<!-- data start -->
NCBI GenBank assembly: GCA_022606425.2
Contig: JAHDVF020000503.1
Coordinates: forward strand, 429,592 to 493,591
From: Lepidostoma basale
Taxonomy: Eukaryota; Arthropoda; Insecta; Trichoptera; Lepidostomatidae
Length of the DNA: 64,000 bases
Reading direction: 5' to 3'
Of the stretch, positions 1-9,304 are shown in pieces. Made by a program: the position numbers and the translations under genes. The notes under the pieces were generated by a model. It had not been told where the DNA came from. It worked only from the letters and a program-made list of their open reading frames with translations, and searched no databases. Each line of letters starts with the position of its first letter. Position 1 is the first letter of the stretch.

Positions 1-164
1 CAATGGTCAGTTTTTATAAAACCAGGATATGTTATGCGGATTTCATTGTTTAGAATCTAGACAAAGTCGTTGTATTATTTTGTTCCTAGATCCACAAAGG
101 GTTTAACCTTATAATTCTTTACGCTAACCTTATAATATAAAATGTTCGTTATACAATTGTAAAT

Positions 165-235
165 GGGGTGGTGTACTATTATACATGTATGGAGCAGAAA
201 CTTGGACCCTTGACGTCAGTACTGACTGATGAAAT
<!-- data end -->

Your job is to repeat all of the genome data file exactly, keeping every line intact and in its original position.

NCBI GenBank assembly: GCA_022606425.2
Contig: JAHDVF020000503.1
Coordinates: forward strand, 429,592 to 493,591
From: Lepidostoma basale
Taxonomy: Eukaryota; Arthropoda; Insecta; Trichoptera; Lepidostomatidae
Length of the DNA: 64,000 bases
Reading direction: 5' to 3'
Of the stretch, positions 1-9,304 are shown in pieces. Made by a program: the position numbers and the translations under genes. The notes under the pieces were generated by a model. It had not been told where the DNA came from. It worked only from the letters and a program-made list of their open reading frames with translations, and searched no databases. Each line of letters starts with the position of its first letter. Position 1 is the first letter of the stretch.

Positions 1-164
1 CAATGGTCAGTTTTTATAAAACCAGGATATGTTATGCGGATTTCATTGTTTAGAATCTAGACAAAGTCGTTGTATTATTTTGTTCCTAGATCCACAAAGG
101 GTTTAACCTTATAATTCTTTACGCTAACCTTATAATATAAAATGTTCGTTATACAATTGTAAAT

Positions 165-235
165 GGGGTGGTGTACTATTATACATGTATGGAGCAGAAA
201 CTTGGACCCTTGACGTCAGTACTGACTGATGAAAT